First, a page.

New Blogger Ray Brocklesby thinks back about his own school days and his favourite teachers
Hi, there has been a slight gap since the last post on this blog but I have just joined the company and hope to bring you some more thought provoking subjects to discuss. To start off I am going to talk about my favorite teachers. I am not so young now and it is many years since I went to school in the UK, but I can still remember certain teachers that influenced me. I can still remember their names yet the names of some of my close friends of the same period have receded into the deepest corners of my memory. Why is it that these people had such an influence on me that I remember them clearly after all these years?
My Favourite Teacher
I remember my favorite teacher, Mr Kerr, who taught Spanish. How he would perch on his desk with his feet resting on the front row of student desks in front of him. He made the subject come alive and kept us captivated throughout the whole class. Then there was Mr Elias, who taught Art, he was so hip (now that’s a word we don’t hear any more) but once again the fact he was so different from the formal teachers that he worked with. Then finally, there was “Whacker Wilson” who waved a gym shoe around and we just knew that we would get a slap on our rear end if we misbehaved. But, you know, thinking back I don’t ever remember him actually punishing anybody. In fact I remember a kindly man that sat with me and explained difficult mathematical concepts that I struggled with. Yet he was still “Whacker Wilson”.
Pause for a moment and think back to when you were at school. Do you remember certain teachers who had an extra-ordinary effect on you? Why was it that you remember those particular teachers? I have given this some thought and I believe that it was the teachers that shared and experience with me that I remember most. Teachers that talked at me recede from my memories whereas the teacher who walked with me as I learned are still here and influencing me today.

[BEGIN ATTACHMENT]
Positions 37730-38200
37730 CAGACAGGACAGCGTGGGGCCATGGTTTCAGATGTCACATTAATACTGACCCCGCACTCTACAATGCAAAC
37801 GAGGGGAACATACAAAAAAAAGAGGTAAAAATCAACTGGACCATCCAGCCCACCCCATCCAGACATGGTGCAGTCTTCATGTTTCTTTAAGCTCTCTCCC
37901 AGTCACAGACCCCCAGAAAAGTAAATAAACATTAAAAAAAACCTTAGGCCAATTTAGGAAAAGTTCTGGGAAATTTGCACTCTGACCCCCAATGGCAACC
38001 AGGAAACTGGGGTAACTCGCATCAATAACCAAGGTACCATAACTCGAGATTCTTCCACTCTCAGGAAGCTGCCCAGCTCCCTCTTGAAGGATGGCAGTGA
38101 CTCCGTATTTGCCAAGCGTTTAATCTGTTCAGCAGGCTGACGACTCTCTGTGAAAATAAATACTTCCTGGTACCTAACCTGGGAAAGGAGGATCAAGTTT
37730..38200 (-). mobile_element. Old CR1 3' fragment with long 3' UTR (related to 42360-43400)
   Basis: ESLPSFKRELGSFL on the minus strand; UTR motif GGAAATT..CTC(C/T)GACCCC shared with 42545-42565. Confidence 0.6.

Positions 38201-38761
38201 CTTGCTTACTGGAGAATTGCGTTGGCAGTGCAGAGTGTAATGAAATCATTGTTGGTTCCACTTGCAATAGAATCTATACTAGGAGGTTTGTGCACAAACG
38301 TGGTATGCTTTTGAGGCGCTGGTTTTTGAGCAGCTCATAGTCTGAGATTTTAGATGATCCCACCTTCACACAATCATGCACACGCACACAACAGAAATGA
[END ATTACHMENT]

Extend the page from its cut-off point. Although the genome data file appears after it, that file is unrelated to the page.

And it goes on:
Teachers that influenced me. An odd topic to be thinking of all these years later, but it was sparked off by thinking about how to encourage learning with my 15 year old adopted Chinese son who finds reading a chore and is more attuned to video games and dvd’s. How could I make learning more interesting and encourage him? To be honest reading a book is a solitary activity and for someone who does not like reading it is hardly likely to inspire. I thought back to the times when we had watched a movie together and chatted about it both during and after the film. That was when it occurred to me that the subscription to Zane was what I needed to use as an inspirational tool. Instead of just parking my son down in front of the computer with instructions to watch a particular video from the Zane library, I sat down with him and we watched the videos together, using them as a tool to spark off discussion, interspersed with a few jokes. We verbally pulled each video apart and in doing so, without him knowing it he had absorbed much more of the content than before. It worked for me, why not give it a shot yourself.
I look forward to hearing from readers about what they remember from school and what inspired them…..